I’ve been holed up here for 3 days now, basically sitting watching the peregrinos walk past.
I sit like all the old local people you see at crossroads in all the villages you have been in while on holiday.
I envy some if those peregrinos. The ones who have walked 4 kms. out of Sarria and already look exhausted. I envy the fact that it will get worse for them for some time and then, almost as suddenly as you feel the relief when you remove that splinter of wood from your finger, you realise you have just walked twice that distance and feel ok.
Things start to get better and you feel bad when you don’t get to do your walk for the day.
I sit in a plastic chair looking back down the track at the steady stream of peregrinos, some novices only starting out on their Sarria to Santiago pilgrimage, others, seasoned veterans who started their Camino way back. For some this isn’t their first Camino either.
As I watch I try to decide which is which, how long will it take me, will they give themselves away easily our will they look like veterans only to make the schoolboy error of forgetting to look for the arrow showing them the way.
I sit like a wiseman, wishing Buen Camino and trying to trace the nationality. Abdul, in the little tienda across the road is a master at this.
He listens carefully as they come up the hill. Watches their movements, looks for the weakness.
Like a tiger he pounces. “Guten morgen!” Ooops, got it wrong there Abdul. Quick adjust, “Goedemorgen!” – Spot on, they fall like deer into the jaws of his shop. Once inside it’s a slaughter. Every trick in the book is used to extract the dinero from their purses. It’s bloody and brutal but it’s nature.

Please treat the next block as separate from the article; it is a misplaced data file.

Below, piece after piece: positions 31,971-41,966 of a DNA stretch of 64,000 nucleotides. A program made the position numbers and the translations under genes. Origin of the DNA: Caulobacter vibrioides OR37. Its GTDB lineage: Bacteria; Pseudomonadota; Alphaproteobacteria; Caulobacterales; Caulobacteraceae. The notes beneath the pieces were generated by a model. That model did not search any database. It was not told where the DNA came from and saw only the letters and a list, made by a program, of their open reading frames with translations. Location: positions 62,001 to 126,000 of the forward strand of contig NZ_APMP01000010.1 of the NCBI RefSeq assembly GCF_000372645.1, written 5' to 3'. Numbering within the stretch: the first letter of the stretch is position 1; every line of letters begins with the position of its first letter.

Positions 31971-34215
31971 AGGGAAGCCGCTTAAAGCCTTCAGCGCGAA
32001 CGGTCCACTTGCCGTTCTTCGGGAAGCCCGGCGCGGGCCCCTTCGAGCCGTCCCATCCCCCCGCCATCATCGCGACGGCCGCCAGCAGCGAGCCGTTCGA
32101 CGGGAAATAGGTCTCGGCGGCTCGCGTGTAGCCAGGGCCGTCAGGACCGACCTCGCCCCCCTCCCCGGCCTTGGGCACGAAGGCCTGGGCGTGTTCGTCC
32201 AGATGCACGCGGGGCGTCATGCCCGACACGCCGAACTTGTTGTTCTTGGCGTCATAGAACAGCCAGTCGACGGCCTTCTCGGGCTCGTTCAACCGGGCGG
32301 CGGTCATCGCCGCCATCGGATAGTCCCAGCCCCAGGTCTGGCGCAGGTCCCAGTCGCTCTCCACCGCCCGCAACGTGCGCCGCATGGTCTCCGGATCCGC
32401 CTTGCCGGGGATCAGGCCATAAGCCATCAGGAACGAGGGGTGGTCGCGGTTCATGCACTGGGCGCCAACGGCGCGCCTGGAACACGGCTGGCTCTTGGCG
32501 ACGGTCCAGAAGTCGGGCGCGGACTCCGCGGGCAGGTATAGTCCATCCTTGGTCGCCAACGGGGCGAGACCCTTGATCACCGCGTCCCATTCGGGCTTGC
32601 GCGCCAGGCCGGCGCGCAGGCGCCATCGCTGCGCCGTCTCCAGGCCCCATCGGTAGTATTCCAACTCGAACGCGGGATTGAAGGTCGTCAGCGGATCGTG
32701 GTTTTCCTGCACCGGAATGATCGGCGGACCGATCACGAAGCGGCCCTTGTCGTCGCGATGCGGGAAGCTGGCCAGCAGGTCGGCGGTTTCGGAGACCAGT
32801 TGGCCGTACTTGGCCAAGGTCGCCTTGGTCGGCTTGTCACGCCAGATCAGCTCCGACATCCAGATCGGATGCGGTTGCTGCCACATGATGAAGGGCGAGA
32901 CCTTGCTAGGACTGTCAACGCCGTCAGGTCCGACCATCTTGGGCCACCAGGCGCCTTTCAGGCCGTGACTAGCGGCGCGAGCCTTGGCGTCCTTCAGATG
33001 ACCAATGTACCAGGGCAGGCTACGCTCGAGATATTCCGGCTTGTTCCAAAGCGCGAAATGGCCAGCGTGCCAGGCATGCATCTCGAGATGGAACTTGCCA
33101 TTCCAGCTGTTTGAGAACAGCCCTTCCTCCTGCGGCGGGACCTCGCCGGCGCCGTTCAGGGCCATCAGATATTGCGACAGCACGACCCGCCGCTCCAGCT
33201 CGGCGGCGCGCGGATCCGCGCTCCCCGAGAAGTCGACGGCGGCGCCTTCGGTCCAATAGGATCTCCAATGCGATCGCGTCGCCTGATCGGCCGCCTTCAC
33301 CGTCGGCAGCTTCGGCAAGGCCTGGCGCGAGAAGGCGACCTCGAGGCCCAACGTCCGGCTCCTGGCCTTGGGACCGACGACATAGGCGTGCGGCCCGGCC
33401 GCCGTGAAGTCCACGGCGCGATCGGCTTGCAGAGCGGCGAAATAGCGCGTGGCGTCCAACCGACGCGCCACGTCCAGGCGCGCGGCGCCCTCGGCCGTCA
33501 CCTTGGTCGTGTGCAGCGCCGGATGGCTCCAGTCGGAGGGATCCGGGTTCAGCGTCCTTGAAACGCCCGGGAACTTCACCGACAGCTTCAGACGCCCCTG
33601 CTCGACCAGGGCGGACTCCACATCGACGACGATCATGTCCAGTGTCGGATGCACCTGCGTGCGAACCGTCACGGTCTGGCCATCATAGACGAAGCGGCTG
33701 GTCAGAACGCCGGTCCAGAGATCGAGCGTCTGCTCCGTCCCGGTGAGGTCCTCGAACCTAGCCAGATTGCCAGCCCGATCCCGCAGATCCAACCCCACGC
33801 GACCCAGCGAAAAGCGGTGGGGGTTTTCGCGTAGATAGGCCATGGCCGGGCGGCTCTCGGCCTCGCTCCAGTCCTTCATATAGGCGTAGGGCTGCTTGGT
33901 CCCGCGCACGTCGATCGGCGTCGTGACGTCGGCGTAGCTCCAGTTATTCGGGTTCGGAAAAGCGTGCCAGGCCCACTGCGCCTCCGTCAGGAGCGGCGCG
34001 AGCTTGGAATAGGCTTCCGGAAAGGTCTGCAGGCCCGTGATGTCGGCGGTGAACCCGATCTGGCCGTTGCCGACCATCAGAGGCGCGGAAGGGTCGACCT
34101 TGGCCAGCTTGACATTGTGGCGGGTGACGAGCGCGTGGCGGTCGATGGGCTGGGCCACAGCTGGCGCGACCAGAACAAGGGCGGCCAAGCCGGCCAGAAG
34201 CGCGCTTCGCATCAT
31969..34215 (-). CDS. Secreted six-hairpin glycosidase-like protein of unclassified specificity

Occasionally he doesn’t even have to try. I call them the lesser spotted American Tiendanistas. You know the sort, husband alongside carrying the rucksack full of cash or cards. She spots the sign. “Oh my, look Stan, a quaint little shop with just the loveliest plastic gord which looks vaguely rude”.
Sorry, got a bit carried away with the old stereotyping there. They’re not all like that of course. I have met some fantastic, warm, funny Americans along my way. I wish they were here now to help me while away the last few hours while waiting to meet AM.
There were the ones who always gave the name of their town or city and the state – Austin Texas and there were others who just gave the state – Texas. When I spoke to Sabi from Austin Texas she told me only people from Austin do this because they think they are better than people from the rest of Texas. Funnily enough Brad from Texas agreed so I had to ask whereabouts he was from and he said Fort Worth.
The number of peregrinos is dwindling now as the morning moves into afternoon. It’s quiet, save for the multi-national music being used as another lure tactic by Abdul.
It’s still too early to go to the bus station to meet AM.
I’m wishing the day away.
Hopefully the next blog post I write will have a piece from her as an introduction to her Camino.
Rodar sobre ocho de esta noche.